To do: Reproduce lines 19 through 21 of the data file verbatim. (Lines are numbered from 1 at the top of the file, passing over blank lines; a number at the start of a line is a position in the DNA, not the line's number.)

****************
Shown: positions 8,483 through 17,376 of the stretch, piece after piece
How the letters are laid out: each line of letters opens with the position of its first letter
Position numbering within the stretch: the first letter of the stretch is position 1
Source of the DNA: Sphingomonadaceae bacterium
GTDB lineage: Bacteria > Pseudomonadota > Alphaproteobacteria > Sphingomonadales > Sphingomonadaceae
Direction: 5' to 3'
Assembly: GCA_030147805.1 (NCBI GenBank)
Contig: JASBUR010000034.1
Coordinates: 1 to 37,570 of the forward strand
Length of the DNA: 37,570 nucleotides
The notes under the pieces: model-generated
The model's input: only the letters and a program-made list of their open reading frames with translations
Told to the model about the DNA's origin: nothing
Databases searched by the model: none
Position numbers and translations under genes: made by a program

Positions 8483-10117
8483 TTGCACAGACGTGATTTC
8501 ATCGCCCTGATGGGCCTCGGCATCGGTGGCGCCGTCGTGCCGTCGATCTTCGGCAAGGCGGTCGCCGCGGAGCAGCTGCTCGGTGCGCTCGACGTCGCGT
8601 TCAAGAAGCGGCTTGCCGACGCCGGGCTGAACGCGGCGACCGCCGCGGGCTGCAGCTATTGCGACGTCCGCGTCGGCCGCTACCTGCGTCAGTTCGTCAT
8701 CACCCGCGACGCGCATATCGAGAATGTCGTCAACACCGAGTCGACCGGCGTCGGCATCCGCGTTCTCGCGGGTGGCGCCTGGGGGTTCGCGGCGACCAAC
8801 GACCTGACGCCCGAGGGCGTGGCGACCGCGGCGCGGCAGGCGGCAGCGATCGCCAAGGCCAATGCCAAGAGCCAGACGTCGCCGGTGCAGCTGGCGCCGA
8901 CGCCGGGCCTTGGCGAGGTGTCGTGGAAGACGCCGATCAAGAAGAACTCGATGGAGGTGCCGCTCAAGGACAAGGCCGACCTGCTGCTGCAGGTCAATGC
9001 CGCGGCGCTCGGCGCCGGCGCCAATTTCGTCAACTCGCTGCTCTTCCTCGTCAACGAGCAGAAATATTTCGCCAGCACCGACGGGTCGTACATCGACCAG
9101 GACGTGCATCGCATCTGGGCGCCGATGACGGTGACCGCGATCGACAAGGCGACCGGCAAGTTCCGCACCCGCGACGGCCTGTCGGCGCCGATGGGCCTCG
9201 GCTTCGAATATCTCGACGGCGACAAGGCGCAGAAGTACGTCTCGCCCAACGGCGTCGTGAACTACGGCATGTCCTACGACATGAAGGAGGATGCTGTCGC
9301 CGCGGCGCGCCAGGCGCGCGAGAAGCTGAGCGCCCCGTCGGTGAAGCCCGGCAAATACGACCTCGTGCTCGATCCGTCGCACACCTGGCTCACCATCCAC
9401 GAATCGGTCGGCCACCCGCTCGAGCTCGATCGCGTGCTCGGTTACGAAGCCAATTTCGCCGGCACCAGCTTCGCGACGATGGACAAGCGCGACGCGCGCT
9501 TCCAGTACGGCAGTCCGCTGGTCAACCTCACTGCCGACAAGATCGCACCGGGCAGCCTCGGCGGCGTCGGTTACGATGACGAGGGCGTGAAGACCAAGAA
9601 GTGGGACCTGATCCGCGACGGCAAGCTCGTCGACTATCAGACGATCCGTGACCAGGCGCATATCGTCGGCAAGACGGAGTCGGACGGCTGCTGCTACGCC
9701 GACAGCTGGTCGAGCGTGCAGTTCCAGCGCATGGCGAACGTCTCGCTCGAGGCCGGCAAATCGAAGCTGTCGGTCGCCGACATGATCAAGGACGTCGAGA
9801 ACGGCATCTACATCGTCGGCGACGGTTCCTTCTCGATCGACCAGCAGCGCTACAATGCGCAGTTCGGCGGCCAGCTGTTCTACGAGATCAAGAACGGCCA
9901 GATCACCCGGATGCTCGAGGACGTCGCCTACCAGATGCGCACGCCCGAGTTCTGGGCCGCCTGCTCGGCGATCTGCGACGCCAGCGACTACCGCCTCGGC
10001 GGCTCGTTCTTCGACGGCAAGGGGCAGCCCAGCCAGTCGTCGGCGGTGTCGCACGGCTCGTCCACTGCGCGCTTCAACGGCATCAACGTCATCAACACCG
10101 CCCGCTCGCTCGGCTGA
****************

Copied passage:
8601 TCAAGAAGCGGCTTGCCGACGCCGGGCTGAACGCGGCGACCGCCGCGGGCTGCAGCTATTGCGACGTCCGCGTCGGCCGCTACCTGCGTCAGTTCGTCAT
8701 CACCCGCGACGCGCATATCGAGAATGTCGTCAACACCGAGTCGACCGGCGTCGGCATCCGCGTTCTCGCGGGTGGCGCCTGGGGGTTCGCGGCGACCAAC
8801 GACCTGACGCCCGAGGGCGTGGCGACCGCGGCGCGGCAGGCGGCAGCGATCGCCAAGGCCAATGCCAAGAGCCAGACGTCGCCGGTGCAGCTGGCGCCGA